The Democratic Republic of Congo has the highest Bushmeat consumption of the region. One study in the northeast found that two-thirds of households’ total cash income came from Bushmeat, fish and plants.
Bushmeat these days also includes Elephant, Apes and other protected animals.
Wildlife in Eastern and Southern African countries is increasingly being targeted, and Kenya is estimated to have experienced a loss of about 50% in its wildlife in recent decades, largely as a result of the bushmeat trade.
While most people are aware that elephants are poached for their ivory, many do not know that elephants are also a part of the Bushmeat crisis. One elephant yields thousands of kilos of meat, which may be easier to sell in markets than elephant ivory.
Humans share much of our DNA with great apes and monkeys like. Bushmeat hunting exposes humans to diseases carried by non-human primates, and vice versa.
Awareness and support for control of the bushmeat trade was virtually non-existent until the late 1990’s. Funding of a suite of studies and the efforts of a few key individuals have begun to change that. Now NGOs, governments, and the private sector are awakening to the challenge, and are currently seeking ways to understand and address the bushmeat crisis at local, national and international levels.
Working with logging companies to curb the export of meat from concessions is an essential step to conserving forest wildlife.
What Needs to be and Can be done?
Poverty and hunger are the underlying issues and without trying to resolve them I doubt the issues of Africa or any other place on earth can be solved. The Following are solutions suggested by the Bushmeat Crisis task Force (BCTF)
Employment of local residents;
restricting human immigration to logging concessions;
negotiating areas to be set aside and remain unlogged;
prohibiting use of logging vehicles to transport bushmeat;
and removing bridges along roads in already logged areas.
Increasing support for national and trans-border protected area networks and developing capacity at local, national, and regional levels is highly important.
Long-term support for protected areas including provision of well-equipped and trained anti-poaching units is a second clear priority for mitigating the commercial bushmeat trade.
Support environmentally sound economic development throughout West Africa and the Congo Basin.
Be the primary, reliable, credible source of information on the bushmeat issue (commercial, illegal and/or unsustainable) in Africa, Asia, Latin America and around the globe.
Use information to catalyze connections in the bushmeat arena, to support conservation on the ground.
Strengthen domestic and international policies focused on mitigation of the illegal, unsustainable activities related to bushmeat (government, private sector, etc.)
Identify and cultivate key decision makers that will advance our vision.
Respond to requests from key decision makers that result in the advancement of our vision.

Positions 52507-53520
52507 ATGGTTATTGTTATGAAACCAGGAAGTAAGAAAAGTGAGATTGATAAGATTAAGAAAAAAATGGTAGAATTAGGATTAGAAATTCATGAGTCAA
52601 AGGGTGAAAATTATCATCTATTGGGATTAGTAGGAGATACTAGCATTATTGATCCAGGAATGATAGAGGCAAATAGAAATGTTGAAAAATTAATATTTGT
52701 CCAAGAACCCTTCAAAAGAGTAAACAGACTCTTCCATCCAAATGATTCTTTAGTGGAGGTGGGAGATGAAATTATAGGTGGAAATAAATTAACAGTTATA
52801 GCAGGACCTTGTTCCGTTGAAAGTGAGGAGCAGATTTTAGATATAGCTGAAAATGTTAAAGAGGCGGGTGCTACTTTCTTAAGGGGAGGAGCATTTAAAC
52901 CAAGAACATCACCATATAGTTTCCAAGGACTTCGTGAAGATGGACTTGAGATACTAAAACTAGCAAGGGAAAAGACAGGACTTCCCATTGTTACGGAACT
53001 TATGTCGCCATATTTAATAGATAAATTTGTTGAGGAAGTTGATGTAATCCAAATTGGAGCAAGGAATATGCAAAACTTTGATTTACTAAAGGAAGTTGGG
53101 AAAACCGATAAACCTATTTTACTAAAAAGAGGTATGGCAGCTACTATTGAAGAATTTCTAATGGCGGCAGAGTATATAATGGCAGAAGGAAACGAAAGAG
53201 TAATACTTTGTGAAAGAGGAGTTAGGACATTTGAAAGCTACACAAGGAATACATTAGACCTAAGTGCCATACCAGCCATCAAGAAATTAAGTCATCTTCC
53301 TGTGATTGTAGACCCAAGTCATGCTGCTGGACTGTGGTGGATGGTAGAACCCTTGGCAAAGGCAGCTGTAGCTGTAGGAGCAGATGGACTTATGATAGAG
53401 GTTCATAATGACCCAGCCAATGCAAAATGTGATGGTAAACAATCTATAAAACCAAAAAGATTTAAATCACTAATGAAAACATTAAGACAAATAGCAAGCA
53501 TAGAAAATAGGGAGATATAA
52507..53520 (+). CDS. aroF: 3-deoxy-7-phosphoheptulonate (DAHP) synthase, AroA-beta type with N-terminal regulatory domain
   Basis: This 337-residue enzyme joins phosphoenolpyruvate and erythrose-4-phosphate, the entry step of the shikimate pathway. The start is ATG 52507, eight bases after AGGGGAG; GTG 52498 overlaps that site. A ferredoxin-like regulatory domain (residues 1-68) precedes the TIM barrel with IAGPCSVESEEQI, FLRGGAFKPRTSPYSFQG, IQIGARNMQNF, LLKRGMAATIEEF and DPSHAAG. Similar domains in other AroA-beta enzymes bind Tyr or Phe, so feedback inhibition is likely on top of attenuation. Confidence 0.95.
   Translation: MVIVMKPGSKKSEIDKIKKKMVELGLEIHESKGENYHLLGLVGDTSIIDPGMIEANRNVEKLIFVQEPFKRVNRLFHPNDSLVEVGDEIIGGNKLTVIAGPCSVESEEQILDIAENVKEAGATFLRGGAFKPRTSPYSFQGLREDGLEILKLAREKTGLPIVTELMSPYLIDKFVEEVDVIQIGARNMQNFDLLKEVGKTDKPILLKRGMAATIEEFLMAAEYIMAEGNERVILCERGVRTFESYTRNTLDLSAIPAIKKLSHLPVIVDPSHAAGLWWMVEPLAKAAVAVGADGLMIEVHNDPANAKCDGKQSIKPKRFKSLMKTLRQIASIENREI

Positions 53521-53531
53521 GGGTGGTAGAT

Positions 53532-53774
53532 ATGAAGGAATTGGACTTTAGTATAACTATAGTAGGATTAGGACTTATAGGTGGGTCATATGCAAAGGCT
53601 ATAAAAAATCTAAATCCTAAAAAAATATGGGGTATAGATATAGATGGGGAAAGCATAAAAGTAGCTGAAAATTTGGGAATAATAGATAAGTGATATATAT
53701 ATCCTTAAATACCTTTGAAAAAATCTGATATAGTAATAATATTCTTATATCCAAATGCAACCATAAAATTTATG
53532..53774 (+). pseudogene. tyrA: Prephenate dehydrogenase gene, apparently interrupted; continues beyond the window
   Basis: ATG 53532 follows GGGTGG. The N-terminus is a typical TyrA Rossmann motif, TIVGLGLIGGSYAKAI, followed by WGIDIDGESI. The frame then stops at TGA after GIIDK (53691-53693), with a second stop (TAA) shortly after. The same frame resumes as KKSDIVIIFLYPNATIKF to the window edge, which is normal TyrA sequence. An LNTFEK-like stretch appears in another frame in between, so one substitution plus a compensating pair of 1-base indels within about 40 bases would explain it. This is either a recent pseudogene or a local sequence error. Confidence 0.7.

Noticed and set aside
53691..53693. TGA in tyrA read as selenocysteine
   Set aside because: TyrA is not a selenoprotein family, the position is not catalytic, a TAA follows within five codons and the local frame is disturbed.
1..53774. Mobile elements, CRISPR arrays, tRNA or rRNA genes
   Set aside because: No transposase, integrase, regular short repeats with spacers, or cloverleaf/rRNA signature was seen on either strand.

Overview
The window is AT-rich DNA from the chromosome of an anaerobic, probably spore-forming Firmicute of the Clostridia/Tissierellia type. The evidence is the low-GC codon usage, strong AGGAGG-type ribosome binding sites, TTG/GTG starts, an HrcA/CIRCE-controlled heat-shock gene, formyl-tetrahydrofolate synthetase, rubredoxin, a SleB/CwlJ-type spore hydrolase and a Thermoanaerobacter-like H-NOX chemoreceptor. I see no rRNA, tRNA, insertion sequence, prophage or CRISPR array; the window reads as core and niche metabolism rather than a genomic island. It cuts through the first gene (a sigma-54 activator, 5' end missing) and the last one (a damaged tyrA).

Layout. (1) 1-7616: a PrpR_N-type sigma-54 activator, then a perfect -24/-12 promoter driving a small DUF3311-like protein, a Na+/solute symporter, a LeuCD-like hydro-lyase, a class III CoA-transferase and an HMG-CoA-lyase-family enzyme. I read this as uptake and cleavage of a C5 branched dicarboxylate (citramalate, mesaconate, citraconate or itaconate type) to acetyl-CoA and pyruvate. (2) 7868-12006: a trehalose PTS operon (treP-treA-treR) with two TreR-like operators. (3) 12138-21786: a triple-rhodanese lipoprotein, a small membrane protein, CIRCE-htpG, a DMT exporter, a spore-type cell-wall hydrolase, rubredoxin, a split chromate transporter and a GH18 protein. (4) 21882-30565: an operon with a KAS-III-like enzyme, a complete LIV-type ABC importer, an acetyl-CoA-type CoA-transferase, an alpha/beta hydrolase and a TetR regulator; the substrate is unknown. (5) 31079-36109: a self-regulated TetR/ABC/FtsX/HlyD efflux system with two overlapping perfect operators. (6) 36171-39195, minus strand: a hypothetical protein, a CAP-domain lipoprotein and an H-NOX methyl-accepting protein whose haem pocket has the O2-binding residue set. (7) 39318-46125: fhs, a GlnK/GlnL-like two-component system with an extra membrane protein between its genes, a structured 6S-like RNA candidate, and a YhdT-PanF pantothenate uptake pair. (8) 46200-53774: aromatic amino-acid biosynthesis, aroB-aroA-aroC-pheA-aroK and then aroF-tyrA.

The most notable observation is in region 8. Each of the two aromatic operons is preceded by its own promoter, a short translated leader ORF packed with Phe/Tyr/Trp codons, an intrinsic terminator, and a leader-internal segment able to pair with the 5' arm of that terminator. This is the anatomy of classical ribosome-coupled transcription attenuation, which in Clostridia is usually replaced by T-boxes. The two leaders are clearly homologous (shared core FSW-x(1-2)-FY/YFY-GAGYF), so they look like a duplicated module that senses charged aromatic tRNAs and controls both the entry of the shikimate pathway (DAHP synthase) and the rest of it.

Raise awareness of the bushmeat crisis and its implications among (a) members (b) key decision makers (c) public in Africa and North America and around the globe.
Motivate and enable action addressing the bushmeat crisis.
Promote education and training opportunities to enhance member and partner capacity to address bushmeat.
Establishing an information database regarding the activities and impacts of the African commercial bushmeat trade (ecological, economic, and social).
Establishing mechanisms for information sharing among member organizations with the goal of increasing collaboration and effectiveness of field program actions and reporting/ evaluation of results.
Informing, raising awareness, and identifying support from key decision-makers regarding the scope and immediacy of the problem.
Coordinating cooperative public relations/ media campaigns to inform the public in the USA about the bushmeat crisis (including collaboration with member institutional/individual partners to develop similar, culturally appropriate, information campaigns in Africa).
Engaging African partners and stakeholders in the BCTF process.
Building and maintaining communications among members of the BCTF to facilitate collaborative policy, decision-making, fund-raising, and action implementation among the disparate members of the BCTF.
Developing linkages with parallel collaborative efforts emerging among African and European counterparts.
Unless one looks at the big picture it is kind of difficult to understand the impact of bushmeat trade. Species have functions: as prey for other species, seed dispersers or forest rebuilders. So reductions in certain species can have far reaching impacts on others, causing a loss of biodiversity and a crisis within ecosystems. In the UN’s year for biodiversity this becomes another issue which adversely effects biodiversity and species survival. Wonder what will be done and how soon.
Check out a video on Bushmeat crisis by the BBC:
On 16th August 2010 started a race of 4 teams with vehicles running on renewable energy which the organizers are calling Zero Race! The Zero Race Adventure draws inspiration from Jules Verne’s “Around the world in 80 days” by racing around the world in 80 days! The Race will cover 18,650 miles across the continents. The Sponsor’s include United Nations Environment Program (UNEP), Sustainable Energy Europe etc…
The cars starting from Geneva Switzerland heading eastward will cross Berlin, Moscow and Shanghai and then travel by ship to Vancouver. From there they will continue along the west coast of North America all the way to Cancun, Mexico. In December, the vehicles will be shipped again to Portugal, and travel over southwest Europe to complete the final leg of the global journey. After 80 days, 30,000 kilometers through 16 countries and 150 city stopovers the race will be completed at the end of January 2011, in Geneva, Switzerland.